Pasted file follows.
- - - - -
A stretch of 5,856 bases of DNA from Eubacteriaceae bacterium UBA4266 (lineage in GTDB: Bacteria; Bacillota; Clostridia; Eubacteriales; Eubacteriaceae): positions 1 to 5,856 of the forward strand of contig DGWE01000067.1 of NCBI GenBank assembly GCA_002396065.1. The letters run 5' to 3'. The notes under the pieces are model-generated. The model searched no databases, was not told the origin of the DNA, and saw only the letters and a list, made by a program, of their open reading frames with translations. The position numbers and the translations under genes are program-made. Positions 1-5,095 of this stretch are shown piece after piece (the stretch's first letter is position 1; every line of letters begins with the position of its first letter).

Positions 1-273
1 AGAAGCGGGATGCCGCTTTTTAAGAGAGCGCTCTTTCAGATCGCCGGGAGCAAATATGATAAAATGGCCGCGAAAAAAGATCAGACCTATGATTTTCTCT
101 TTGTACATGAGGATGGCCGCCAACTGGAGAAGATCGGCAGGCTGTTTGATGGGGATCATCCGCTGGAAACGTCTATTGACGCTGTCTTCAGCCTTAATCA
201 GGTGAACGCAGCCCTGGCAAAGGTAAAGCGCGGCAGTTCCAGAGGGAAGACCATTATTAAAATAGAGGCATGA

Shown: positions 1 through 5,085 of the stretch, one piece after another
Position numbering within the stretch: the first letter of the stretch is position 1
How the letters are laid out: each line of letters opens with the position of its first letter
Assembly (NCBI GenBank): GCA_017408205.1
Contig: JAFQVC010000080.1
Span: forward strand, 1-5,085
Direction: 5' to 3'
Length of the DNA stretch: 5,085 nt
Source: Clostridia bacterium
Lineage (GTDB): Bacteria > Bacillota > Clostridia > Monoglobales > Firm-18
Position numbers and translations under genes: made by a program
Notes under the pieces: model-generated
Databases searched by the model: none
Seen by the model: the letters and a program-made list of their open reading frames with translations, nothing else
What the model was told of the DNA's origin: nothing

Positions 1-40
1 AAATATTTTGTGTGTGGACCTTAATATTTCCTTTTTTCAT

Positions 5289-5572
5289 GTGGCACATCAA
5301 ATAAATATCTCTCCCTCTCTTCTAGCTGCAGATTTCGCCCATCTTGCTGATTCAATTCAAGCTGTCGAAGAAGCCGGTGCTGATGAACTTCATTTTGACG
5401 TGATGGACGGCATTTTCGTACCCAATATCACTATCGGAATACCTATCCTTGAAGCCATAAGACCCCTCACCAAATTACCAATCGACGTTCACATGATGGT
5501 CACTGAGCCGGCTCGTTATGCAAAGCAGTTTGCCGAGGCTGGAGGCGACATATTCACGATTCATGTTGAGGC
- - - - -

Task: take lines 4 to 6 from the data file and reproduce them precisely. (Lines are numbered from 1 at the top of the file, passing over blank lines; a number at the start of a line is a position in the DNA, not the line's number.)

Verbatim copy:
101 TTGTACATGAGGATGGCCGCCAACTGGAGAAGATCGGCAGGCTGTTTGATGGGGATCATCCGCTGGAAACGTCTATTGACGCTGTCTTCAGCCTTAATCA
201 GGTGAACGCAGCCCTGGCAAAGGTAAAGCGCGGCAGTTCCAGAGGGAAGACCATTATTAAAATAGAGGCATGA

Shown: positions 1 through 5,085 of the stretch, one piece after another